Tilapia are deep-bodied fish with long snouts and pronounced lips, their dorsal fins are continuous and end in an extended point and their pelvic fins are long. Most native species have short pelvis fins.

Pest finfish in NSW

Finfish – including bony and cartilaginous fish – are the most diverse group of vertebrates in the world, with over 32,000 species described worldwide and nearly 5000 in Australian waterways. Many NSW marine finfish species hold commercial and recreational value, while many non-natives species pose a threat to our marine ecosystems and should be reported if found.

Japanese goby have two black stripes and white speckles on the head.

 

Three species – Japanese goby, tilapia and yellowfin goby – have all previously been recorded in NSW and have known established populations. The two goby species are listed as prohibited matter under the Biosecurity Act 2015, with tilapia listed as a notifiable species under Schedule 1 of the Biosecurity Regulation. All three species could have significant impact should they spread to other areas outside their current range and early detection and reporting can increase the success of any response.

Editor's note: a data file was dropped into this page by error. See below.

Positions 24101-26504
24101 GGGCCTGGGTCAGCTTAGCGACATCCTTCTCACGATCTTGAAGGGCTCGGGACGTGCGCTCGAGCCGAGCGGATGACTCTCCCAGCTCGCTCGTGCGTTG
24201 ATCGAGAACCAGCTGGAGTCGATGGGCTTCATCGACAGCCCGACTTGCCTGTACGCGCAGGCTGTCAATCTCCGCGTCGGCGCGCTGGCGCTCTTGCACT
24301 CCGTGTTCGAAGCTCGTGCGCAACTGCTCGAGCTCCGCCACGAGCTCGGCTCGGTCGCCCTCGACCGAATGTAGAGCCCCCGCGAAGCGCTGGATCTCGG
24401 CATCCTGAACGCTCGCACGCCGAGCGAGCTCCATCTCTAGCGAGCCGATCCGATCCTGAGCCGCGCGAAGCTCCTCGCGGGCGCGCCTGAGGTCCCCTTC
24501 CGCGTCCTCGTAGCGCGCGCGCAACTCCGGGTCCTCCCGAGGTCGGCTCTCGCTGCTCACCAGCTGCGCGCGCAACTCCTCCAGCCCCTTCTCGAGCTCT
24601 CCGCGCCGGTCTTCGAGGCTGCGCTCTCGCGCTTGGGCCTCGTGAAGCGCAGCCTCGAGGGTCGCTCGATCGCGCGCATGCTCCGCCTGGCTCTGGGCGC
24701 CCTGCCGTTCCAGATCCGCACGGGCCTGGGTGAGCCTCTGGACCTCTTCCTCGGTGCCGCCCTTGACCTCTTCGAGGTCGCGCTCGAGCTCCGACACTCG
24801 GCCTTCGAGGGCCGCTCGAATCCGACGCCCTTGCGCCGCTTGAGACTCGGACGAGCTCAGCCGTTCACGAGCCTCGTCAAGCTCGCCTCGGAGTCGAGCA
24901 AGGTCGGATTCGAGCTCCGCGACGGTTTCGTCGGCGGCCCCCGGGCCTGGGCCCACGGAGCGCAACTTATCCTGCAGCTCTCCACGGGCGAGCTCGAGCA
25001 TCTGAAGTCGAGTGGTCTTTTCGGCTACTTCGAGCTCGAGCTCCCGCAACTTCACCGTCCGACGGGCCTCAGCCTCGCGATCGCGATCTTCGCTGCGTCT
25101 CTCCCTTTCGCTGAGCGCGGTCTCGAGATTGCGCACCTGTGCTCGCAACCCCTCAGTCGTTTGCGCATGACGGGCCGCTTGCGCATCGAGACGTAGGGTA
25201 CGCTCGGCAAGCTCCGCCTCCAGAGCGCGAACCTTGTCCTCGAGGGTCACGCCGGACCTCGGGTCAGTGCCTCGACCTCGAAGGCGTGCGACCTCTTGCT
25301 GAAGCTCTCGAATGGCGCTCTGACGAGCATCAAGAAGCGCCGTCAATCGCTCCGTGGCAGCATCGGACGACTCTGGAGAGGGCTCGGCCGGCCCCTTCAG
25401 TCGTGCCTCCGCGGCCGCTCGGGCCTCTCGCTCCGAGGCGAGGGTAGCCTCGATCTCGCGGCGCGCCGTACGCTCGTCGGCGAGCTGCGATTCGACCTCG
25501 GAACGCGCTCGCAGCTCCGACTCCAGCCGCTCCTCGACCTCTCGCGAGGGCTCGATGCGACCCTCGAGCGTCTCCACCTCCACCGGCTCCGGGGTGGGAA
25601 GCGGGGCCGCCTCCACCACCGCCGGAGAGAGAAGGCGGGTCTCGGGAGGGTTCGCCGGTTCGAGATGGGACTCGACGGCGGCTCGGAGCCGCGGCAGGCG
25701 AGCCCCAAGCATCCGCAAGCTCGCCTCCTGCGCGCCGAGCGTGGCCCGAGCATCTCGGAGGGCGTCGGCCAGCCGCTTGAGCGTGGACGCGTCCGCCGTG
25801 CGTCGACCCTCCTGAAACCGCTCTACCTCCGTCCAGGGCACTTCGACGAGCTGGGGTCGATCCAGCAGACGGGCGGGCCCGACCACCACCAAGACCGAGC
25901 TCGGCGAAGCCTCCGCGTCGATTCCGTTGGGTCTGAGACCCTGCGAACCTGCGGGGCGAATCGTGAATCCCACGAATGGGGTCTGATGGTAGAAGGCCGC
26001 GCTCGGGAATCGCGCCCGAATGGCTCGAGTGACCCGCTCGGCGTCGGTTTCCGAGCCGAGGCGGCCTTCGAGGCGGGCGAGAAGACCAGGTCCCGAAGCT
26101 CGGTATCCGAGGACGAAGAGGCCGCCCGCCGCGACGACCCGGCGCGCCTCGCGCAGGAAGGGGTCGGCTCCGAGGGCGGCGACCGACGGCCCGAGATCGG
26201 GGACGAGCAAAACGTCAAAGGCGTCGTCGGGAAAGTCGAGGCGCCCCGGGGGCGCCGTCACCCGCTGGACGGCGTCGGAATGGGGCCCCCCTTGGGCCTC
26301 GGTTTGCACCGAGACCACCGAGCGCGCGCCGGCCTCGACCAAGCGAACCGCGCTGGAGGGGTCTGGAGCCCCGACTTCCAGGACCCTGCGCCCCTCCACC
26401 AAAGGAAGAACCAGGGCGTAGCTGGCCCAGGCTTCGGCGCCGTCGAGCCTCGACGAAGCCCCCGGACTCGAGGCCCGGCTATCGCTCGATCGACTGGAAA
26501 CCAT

Yellowfin goby have a dark bar on the upper pectoral fin base and dark spots forming rows on the dorsal fins, and can be identified by these and their yellow bellies.

 

Learn to recognise and be aware of these pest finfish so you can report any suspected new sighting and take action to help reduce the risks of these species spreading in NSW.

You can report suspected aquatic pests through one of the following:

For more information, contact the Aquatic Biosecurity team on (02) 4982 1232 or your local NSW Department of Primary Industries Fisheries office and ask to speak to a fisheries officer.

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